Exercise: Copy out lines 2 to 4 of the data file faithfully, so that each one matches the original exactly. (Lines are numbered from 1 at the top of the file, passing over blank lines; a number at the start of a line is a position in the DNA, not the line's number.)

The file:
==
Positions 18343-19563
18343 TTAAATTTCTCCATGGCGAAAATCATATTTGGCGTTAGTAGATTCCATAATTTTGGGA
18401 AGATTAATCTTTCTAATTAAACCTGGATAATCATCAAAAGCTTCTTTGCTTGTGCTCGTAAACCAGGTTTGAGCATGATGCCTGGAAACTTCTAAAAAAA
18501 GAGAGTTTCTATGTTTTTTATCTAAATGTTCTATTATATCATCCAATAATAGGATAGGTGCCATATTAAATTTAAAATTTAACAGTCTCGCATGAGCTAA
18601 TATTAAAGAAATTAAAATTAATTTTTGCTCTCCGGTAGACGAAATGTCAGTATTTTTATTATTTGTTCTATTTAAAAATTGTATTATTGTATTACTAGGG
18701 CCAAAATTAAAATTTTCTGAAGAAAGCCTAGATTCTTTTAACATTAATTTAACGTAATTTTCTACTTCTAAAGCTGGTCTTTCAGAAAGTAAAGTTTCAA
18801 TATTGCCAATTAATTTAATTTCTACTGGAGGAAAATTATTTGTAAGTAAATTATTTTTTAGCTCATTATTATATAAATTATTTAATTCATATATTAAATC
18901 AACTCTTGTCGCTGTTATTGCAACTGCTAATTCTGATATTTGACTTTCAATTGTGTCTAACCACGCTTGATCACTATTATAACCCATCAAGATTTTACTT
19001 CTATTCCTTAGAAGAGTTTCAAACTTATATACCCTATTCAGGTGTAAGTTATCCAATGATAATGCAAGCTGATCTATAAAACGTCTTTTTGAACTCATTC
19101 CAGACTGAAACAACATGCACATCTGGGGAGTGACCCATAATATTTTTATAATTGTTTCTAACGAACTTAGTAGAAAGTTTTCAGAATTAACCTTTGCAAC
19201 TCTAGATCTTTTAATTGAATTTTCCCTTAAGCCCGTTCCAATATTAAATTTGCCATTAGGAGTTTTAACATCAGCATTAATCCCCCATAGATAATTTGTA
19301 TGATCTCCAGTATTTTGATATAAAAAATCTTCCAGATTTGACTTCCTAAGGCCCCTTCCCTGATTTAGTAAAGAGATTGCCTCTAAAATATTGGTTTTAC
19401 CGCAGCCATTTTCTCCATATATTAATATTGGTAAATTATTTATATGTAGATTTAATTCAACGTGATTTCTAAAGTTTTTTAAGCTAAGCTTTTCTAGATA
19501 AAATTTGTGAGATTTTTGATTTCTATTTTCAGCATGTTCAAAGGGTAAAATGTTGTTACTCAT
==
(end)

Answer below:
18343 TTAAATTTCTCCATGGCGAAAATCATATTTGGCGTTAGTAGATTCCATAATTTTGGGA
18401 AGATTAATCTTTCTAATTAAACCTGGATAATCATCAAAAGCTTCTTTGCTTGTGCTCGTAAACCAGGTTTGAGCATGATGCCTGGAAACTTCTAAAAAAA
18501 GAGAGTTTCTATGTTTTTTATCTAAATGTTCTATTATATCATCCAATAATAGGATAGGTGCCATATTAAATTTAAAATTTAACAGTCTCGCATGAGCTAA